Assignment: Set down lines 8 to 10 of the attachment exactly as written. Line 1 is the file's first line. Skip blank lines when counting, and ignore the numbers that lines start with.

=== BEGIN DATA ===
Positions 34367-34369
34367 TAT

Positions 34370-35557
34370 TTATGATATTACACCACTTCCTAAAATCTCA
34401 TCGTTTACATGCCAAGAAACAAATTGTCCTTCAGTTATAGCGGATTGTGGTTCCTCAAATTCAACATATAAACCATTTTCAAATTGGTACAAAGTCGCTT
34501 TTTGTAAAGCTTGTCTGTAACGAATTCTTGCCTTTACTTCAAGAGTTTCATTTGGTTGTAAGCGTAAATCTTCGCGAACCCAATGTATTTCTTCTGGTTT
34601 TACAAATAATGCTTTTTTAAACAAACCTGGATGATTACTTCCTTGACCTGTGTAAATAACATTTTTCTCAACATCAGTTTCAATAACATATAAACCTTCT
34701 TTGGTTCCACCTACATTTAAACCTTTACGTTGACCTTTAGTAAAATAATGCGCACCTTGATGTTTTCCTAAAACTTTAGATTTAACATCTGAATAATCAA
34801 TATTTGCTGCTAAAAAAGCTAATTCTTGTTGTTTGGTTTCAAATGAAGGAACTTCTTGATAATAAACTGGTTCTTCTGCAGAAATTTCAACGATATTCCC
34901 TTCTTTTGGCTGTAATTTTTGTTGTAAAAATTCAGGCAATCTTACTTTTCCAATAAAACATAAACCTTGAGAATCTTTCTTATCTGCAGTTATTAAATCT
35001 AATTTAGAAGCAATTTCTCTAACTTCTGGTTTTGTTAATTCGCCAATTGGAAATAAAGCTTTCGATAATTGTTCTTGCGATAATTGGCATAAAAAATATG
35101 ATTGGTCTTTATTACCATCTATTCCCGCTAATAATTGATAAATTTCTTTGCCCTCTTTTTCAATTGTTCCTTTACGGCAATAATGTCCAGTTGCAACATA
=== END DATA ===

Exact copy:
34701 TTGGTTCCACCTACATTTAAACCTTTACGTTGACCTTTAGTAAAATAATGCGCACCTTGATGTTTTCCTAAAACTTTAGATTTAACATCTGAATAATCAA
34801 TATTTGCTGCTAAAAAAGCTAATTCTTGTTGTTTGGTTTCAAATGAAGGAACTTCTTGATAATAAACTGGTTCTTCTGCAGAAATTTCAACGATATTCCC
34901 TTCTTTTGGCTGTAATTTTTGTTGTAAAAATTCAGGCAATCTTACTTTTCCAATAAAACATAAACCTTGAGAATCTTTCTTATCTGCAGTTATTAAATCT